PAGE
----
When coach and player first spoke by phone, Simeone detected “the energy, the hunger, the defiance” that have not only characterized Suárez, but that also were Simeone’s finest attributes as a player. Most of all, though, Simeone felt that Suárez had something to prove. “He had a desire to show that he is still relevant,” the coach said.
It is tempting to ascribe Suárez’s form in Madrid to the re-ignition of that inner fire. He has always, after all, given the impression that he is at his best when he has something or someone to rage against, whether it is an opponent, an authority or, in this case, simply the dying of the light. “Some did not believe I was still capable of playing at the top level,” Suárez said this week.
And yet it is possible, too, to believe that the opposite is true: that Suárez has found himself again not in war, but in peace.
His former international teammate Sebastián Abreu told the Spanish newspaper El País this week that he believed Barcelona had, in Suárez’s final year with the club, “mounted a campaign where they identified Luis as the problem with everything, together with Lionel Messi.” Suárez, judging by his public comments, seems to agree with that assessment.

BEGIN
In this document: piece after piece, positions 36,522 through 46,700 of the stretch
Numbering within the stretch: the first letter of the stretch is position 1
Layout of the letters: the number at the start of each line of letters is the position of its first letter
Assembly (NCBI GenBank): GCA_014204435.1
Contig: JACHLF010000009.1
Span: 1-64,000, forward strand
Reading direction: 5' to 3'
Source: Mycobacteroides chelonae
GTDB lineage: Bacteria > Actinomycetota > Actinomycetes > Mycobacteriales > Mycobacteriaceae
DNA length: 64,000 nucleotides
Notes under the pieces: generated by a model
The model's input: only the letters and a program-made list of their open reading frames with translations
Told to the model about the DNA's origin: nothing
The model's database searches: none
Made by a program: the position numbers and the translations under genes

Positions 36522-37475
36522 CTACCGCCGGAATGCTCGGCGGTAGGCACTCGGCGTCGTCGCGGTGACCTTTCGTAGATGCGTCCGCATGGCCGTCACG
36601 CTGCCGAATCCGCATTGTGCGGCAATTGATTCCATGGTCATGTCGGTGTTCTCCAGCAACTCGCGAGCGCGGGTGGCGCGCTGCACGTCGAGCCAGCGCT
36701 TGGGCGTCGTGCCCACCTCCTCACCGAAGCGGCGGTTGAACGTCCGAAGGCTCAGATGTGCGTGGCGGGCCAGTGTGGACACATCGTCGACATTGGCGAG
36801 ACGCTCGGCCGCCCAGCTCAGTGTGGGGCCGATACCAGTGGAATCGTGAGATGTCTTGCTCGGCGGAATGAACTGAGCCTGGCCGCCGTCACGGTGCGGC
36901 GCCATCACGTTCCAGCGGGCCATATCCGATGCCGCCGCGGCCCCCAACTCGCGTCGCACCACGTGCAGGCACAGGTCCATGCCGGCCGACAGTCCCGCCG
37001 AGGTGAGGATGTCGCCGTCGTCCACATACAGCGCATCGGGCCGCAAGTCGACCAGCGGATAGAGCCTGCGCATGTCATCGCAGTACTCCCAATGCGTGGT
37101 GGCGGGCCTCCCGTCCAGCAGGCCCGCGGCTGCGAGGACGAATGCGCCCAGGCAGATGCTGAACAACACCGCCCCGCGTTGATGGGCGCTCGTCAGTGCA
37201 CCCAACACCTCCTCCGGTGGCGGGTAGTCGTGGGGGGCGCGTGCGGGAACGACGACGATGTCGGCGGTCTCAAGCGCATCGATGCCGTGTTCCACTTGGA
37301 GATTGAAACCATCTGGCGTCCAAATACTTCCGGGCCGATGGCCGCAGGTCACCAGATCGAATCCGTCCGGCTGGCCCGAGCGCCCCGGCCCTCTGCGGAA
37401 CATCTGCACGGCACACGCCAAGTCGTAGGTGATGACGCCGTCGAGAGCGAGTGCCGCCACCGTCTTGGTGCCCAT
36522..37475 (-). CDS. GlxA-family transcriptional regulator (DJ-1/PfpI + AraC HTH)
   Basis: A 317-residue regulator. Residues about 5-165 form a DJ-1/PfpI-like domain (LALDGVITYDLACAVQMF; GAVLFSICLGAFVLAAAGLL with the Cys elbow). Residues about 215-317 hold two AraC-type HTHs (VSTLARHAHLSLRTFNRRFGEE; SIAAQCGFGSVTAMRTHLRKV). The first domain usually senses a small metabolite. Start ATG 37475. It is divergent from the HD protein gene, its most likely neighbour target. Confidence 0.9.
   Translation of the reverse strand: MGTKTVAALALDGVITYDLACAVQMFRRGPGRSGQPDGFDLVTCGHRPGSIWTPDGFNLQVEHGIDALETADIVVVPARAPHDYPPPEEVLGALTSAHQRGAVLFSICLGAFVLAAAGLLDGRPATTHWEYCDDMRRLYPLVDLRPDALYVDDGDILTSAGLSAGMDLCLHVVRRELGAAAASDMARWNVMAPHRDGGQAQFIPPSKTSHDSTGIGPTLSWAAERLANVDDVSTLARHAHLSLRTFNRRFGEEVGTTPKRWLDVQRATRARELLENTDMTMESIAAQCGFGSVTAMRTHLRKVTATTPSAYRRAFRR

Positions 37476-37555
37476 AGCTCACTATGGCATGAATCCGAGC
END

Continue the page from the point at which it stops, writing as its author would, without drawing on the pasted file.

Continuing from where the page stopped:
With Atlético, by contrast, he has not only encountered a coach who — as Abreu put it — “knows perfectly how to treat a player,” he has also found a club that is not “blaming Suárez for every situation, and so that has liberated him to enjoy playing soccer completely.” Without battles to fight off the field, he has been able to dedicate himself once again to winning them on it.
Just as crucially, he has found himself on a team prepared to offer him the support he needs to do so. Just as Atlético has revived Suárez, so he has revived Atlético. Simeone had always regarded Suárez as the finest pure striker in the world, but he was aware that he was, in his mid-30s, no longer able to play on the counterattack quite so devastatingly as he had, say, with Liverpool in his mid-20s.